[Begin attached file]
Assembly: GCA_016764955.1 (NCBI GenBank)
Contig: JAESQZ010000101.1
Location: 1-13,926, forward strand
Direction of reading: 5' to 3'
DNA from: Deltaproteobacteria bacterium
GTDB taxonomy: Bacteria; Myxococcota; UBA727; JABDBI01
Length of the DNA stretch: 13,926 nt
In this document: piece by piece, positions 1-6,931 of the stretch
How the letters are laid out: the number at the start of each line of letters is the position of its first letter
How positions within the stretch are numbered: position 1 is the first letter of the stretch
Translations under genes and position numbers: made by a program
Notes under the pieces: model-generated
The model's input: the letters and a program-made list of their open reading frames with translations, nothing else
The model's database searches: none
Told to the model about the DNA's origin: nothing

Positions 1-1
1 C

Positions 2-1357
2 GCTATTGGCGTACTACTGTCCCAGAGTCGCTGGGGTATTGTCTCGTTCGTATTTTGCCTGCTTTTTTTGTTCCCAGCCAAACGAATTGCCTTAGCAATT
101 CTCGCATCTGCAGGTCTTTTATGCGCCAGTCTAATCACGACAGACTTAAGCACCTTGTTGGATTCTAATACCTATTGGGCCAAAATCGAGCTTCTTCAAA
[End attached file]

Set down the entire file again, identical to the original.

Assembly: GCA_016764955.1 (NCBI GenBank)
Contig: JAESQZ010000101.1
Location: 1-13,926, forward strand
Direction of reading: 5' to 3'
DNA from: Deltaproteobacteria bacterium
GTDB taxonomy: Bacteria; Myxococcota; UBA727; JABDBI01
Length of the DNA stretch: 13,926 nt
In this document: piece by piece, positions 1-6,931 of the stretch
How the letters are laid out: the number at the start of each line of letters is the position of its first letter
How positions within the stretch are numbered: position 1 is the first letter of the stretch
Translations under genes and position numbers: made by a program
Notes under the pieces: model-generated
The model's input: the letters and a program-made list of their open reading frames with translations, nothing else
The model's database searches: none
Told to the model about the DNA's origin: nothing

Positions 1-1
1 C

Positions 2-1357
2 GCTATTGGCGTACTACTGTCCCAGAGTCGCTGGGGTATTGTCTCGTTCGTATTTTGCCTGCTTTTTTTGTTCCCAGCCAAACGAATTGCCTTAGCAATT
101 CTCGCATCTGCAGGTCTTTTATGCGCCAGTCTAATCACGACAGACTTAAGCACCTTGTTGGATTCTAATACCTATTGGGCCAAAATCGAGCTTCTTCAAA